The Seminar Series in Biology presents:
“The Influence of Science on Environmental Policy: Observations from former NYS DEC Commissioner” presented by Denise Sheehan, Executive Vice President, Capitol Hill Management Services.
Denise Sheehan has nearly 30 years of management experience in the government and non-profit sectors. She previously served for 10 years at the New York State Department of Environmental Conservation, including two years as Commissioner, where she led efforts to establish the State’s first climate change programs, as well as new initiatives to protect air and water quality, preserve open space, and revitalize brownfields. Ms. Sheehan also served as the Executive Director of The Climate Registry, an international non-profit providing assistance to companies seeking to reduce their carbon emissions and become more sustainable. She also previously served for ten years at the NYS Division of the Budget, where she was responsible for developing and overseeing the State’s environmental and energy budgets.
Ms. Sheehan currently serves as Executive Vice President at Capitol Hill Management Services, a management consulting firm in Albany, New York. She holds a Master of Public Administration from Rockefeller College of Public Affairs and Policy at the University at Albany and a Bachelor of Science in Economics and Political Science from the State University of New York College at Oneonta.
This seminar is hosted by the Biology Department and will take place 4 pm Friday November 3 in Science I room 121.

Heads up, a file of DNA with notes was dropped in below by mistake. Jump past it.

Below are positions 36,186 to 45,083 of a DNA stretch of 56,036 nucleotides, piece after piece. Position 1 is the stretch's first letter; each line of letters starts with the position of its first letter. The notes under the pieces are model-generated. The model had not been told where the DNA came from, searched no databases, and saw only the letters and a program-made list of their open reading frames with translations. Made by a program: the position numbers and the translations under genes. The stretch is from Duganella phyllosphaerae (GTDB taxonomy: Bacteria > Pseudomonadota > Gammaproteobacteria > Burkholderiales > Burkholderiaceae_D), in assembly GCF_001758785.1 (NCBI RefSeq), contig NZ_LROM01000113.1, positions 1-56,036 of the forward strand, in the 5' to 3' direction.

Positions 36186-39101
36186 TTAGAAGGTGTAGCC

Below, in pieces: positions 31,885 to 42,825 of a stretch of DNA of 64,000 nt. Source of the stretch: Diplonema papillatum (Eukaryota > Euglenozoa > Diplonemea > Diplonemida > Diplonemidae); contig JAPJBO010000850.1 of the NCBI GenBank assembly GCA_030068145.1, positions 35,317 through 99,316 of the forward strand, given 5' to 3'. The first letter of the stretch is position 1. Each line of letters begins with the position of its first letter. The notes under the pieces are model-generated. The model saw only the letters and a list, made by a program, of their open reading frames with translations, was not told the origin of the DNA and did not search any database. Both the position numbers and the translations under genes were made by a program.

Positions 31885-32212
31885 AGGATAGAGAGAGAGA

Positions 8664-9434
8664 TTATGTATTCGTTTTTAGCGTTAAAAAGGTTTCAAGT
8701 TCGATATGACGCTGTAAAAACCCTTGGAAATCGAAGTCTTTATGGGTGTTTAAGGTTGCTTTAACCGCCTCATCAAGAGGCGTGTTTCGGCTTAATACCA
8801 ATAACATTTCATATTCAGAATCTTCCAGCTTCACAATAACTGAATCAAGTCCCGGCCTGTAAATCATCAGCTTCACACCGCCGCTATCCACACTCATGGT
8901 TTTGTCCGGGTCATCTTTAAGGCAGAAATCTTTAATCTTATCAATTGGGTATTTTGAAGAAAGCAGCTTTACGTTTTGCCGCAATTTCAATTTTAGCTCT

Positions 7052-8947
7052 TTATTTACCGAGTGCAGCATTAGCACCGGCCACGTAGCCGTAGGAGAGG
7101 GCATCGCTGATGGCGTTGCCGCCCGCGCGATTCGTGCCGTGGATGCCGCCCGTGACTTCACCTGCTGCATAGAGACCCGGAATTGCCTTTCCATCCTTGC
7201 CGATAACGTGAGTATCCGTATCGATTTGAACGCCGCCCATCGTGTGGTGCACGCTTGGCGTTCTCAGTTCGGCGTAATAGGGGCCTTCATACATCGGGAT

About this seminar series: This series is offered several times throughout the semester to provide our student community with opportunities to learn about scientific research and professions. Speakers may include our own department faculty or students, as well as biologists and other professionals from elsewhere. All are welcome.
If your department needs the HP 61XL Black Cartridge please let me know. We have 3, brand new in the box.
Contact LeAnn Standish @ ext. 2735
IT Services Customer Support
On Sunday, Oct. 15, the Greater Oneonta Historical Society presented its annual Albert E. Morris Award for contributions to local history to Kitchen Table Conversations. For 10 years, SUNY Oneonta President Emeritus Alan Donovan and his team have been recording oral histories of Oneontans and residents of the nearby towns. More than 100 persons have been recorded, providing rich documentation of life in the area for future generations. The interviews can be listened to at GOHS’ website, www.OneontaHistory.org.